Jackie Sheldon

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John "Jackie" Sheldon (born January 1887) was an English footballer who played for Liverpool during the early part of the 20th century.

Life and playing career[edit]

Sheldon was born in Clay Cross, Derbyshire, England, and played for Nuneaton and Manchester United before being signed by the Liverpool manager Tom Watson in November 1913. Sheldon made his Liverpool debut on 29 November 1913 in the 2–1 First Division win over Tottenham Hotspur at Anfield. He scored his first goal the following month on 6 December at Villa Park in a 2–1 defeat to Aston Villa. The winger went on to miss only three games for the remainder of the 1913/14 season which included the whole of the FA Cup run when Liverpool reached their first final on 25 April 1914. The game was the last final held at the Crystal Palace ground and the first time to be played in front of a reigning monarch, George V. Burnley won 1–0 and it was another 51 years before Liverpool won the FA Cup.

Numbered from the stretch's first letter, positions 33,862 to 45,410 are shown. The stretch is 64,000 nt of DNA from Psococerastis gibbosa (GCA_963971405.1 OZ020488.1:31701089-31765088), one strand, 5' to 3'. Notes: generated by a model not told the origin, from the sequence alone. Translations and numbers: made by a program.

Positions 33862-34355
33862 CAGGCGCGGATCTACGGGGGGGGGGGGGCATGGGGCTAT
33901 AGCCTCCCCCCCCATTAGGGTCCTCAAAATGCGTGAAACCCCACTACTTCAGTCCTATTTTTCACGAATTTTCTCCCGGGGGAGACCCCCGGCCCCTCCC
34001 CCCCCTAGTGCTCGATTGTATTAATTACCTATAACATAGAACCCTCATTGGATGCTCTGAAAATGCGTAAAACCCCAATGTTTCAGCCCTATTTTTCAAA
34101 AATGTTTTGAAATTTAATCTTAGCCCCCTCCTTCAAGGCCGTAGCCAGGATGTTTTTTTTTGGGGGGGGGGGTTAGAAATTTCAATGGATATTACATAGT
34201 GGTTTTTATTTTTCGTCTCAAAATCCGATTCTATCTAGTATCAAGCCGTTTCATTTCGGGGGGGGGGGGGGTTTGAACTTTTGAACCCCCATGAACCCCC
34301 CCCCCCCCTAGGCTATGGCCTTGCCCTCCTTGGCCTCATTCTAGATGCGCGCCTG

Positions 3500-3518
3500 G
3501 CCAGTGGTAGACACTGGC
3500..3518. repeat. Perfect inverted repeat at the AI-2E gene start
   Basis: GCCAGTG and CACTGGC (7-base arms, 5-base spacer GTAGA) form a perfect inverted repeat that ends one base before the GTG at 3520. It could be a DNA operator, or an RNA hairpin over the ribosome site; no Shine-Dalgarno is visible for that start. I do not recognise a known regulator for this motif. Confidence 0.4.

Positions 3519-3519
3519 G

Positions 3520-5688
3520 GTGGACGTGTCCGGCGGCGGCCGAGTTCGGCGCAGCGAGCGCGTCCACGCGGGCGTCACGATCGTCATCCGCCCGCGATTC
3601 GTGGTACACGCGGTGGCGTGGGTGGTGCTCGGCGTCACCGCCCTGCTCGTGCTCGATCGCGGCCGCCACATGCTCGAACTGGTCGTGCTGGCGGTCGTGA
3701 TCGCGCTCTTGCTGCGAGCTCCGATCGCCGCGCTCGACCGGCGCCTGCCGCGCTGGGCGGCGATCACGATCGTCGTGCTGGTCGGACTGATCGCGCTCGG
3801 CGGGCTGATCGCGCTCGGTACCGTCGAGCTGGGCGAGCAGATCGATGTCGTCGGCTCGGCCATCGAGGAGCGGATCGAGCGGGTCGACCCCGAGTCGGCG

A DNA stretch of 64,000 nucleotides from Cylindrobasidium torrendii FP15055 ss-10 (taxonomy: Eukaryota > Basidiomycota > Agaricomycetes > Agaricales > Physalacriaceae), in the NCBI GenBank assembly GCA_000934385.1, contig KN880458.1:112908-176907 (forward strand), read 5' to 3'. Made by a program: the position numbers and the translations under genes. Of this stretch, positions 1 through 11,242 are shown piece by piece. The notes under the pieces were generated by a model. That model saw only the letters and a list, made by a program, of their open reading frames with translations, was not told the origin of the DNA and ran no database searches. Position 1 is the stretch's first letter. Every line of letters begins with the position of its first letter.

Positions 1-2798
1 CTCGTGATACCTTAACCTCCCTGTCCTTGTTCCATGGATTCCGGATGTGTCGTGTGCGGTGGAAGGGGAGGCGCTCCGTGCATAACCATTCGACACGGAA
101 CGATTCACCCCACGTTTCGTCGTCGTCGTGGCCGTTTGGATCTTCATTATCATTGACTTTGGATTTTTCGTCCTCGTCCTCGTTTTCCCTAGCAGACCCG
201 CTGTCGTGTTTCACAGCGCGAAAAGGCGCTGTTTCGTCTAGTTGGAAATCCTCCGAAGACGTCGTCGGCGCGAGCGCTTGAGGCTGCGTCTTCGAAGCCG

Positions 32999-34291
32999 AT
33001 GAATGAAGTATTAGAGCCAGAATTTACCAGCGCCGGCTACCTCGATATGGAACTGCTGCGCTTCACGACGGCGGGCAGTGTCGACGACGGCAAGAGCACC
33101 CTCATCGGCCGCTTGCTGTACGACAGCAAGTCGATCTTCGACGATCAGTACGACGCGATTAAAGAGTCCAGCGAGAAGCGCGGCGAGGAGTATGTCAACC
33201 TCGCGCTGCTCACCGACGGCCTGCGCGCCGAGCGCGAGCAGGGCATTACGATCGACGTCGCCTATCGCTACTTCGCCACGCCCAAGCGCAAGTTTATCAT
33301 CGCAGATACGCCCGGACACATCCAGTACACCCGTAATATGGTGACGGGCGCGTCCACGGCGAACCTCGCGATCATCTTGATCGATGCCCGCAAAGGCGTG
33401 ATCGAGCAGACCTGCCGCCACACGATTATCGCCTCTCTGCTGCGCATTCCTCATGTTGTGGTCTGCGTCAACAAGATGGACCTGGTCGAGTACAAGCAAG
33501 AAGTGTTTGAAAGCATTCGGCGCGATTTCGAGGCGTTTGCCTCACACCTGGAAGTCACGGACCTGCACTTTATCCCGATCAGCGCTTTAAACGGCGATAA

Sheldon had a decent 1914/15 season finishing second on Liverpool's appearance list and third on the goalscoring list. That season however, he became notorious for his part in the 1915 British football betting scandal, of which he was found to be the ringleader. He was banned – initially for life – along with the other players involved in the match fixing plot, but shortly afterward the start of the First World War saw the suspension of league football anyway. At the end of the war his ban was lifted and he returned to Liverpool where the following two years were much like those before the war, with Sheldon only missing 12 games during this period.

Sheldon was forced into early retirement due to injury. His final game for Liverpool was on 16 April 1921 in a league match against Derby County, the game finishing 1–1.

Career details[edit]

  • Manchester United F.C. (1910–1913) 26 appearances, 1 goal – Division 1 winner (1910/11)
  • Liverpool F.C. (1913–1921) 147 appearances, 20 goals – FA Cup runners-up medal (1914)

See also[edit]

External links[edit]